The first time the Adventist people as an organized body had to face the issue of war, and their relationship to it, was at the outbreak of the Civil War in the US. In 1861, at the onset of the war, the problem was insignificant, because the army was made up strictly of volunteers. However, as the war continued and there was great loss of human life, the government instituted a draft system. As this became mandatory, the Lord gave special instruction to His messenger, Ellen G. White:

“I was shown that God’s people, who are His peculiar treasure, cannot engage in this perplexing war, for it is opposed to every principle of their faith. In the army they cannot obey the truth and at the same time obey the requirements of their officers. There would be a continual violation of conscience. Worldly men are governed by worldly principles. They can appreciate no other. Worldly policy and public opinion comprise the principle of action that governs them and leads them to practice the form of rightdoing. But God’s people cannot be governed by these motives. The words and commands of God, written in the soul, are spirit and life, and there is power in them to bring into subjection and enforce obedience. The ten precepts of Jehovah are the foundation of all righteous and good laws. Those who love God’s commandments will conform to every good law of the land. But if the requirements of the rulers are such as conflict with the laws of God, the only question to be settled is: Shall we obey God, or man?” – Testimonies, vol. 1, pp. 361,362.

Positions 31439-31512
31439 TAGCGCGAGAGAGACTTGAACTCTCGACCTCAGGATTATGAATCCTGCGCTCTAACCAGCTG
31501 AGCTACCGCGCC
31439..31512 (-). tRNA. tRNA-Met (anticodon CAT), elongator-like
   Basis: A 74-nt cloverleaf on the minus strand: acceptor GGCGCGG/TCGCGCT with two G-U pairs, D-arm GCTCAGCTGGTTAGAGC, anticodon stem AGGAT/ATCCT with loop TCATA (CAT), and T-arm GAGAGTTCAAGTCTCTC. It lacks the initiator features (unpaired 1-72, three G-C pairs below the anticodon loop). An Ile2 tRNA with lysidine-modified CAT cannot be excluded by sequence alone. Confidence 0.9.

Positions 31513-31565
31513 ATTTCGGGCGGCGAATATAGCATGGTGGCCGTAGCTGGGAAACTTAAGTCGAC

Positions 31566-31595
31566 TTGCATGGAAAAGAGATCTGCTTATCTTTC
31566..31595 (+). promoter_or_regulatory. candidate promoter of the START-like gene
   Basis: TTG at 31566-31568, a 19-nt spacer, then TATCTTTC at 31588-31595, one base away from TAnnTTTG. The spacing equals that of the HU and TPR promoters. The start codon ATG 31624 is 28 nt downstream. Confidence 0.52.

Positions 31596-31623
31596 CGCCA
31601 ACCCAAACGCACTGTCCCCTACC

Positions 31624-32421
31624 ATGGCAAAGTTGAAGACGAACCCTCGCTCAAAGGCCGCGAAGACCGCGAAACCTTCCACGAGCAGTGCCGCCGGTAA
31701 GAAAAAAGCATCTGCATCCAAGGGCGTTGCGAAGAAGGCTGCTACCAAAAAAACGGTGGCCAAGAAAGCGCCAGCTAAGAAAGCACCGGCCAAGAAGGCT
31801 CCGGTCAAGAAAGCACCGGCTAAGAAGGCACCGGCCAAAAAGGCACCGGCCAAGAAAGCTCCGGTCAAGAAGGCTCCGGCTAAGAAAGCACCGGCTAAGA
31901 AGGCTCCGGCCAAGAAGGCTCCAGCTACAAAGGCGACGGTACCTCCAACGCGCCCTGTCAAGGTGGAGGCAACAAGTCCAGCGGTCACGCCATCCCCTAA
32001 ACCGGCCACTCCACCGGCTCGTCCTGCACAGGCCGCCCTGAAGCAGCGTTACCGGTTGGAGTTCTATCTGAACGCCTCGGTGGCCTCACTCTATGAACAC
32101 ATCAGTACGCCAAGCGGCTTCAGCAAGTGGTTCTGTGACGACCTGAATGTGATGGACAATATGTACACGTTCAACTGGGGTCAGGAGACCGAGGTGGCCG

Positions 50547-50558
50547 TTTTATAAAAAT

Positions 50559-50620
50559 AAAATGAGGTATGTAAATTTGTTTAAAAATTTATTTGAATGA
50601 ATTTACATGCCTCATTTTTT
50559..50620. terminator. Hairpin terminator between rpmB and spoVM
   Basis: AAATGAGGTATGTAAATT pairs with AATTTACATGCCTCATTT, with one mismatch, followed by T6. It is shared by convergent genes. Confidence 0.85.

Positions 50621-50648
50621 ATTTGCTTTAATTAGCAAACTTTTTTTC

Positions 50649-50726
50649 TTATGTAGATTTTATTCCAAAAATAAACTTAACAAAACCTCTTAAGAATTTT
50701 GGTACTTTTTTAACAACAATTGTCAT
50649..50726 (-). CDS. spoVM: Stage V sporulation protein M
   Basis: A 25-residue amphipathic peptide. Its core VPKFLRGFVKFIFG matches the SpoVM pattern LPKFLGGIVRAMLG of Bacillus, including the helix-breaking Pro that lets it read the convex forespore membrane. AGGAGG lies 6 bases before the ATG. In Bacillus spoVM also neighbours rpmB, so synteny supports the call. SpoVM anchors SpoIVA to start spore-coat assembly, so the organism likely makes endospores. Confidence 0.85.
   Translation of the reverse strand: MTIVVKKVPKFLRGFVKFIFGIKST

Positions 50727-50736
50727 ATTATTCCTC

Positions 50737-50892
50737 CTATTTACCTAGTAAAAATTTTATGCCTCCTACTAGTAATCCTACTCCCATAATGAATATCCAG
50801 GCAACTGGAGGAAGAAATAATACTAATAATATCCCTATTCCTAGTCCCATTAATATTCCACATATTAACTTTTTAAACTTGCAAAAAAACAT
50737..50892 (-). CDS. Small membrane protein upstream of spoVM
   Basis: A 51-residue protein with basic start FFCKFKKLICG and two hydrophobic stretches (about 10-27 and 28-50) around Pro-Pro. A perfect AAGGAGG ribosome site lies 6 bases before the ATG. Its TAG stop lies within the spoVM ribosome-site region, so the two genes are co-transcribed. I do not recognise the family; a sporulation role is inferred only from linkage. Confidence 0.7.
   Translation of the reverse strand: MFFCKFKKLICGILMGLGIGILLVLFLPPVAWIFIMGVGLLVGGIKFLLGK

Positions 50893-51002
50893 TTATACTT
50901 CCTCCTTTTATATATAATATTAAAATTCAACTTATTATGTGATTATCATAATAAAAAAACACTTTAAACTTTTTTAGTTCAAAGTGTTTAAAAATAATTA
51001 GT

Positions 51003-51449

The Lord worked wonderfully for the Adventist people, for when the draft was enacted on March 3, 1863, it granted a provision by which anyone, by paying $300, could “be discharged from further liability under that draft.” This provision remained in effect until July 4, 1864, at which time the $300 commutation privilege was withdrawn. However, on February 24, 1864, a new draft law had been enacted which now granted alternate service, previously open to anyone, only to those who had religious principles against bearing arms. Such individuals could, when drafted, be considered noncombatants and assigned to “duty in the hospitals; or to the care of the freedom, or shall pay the sum of $300.00.” – Act of Congress, February 24, 1864.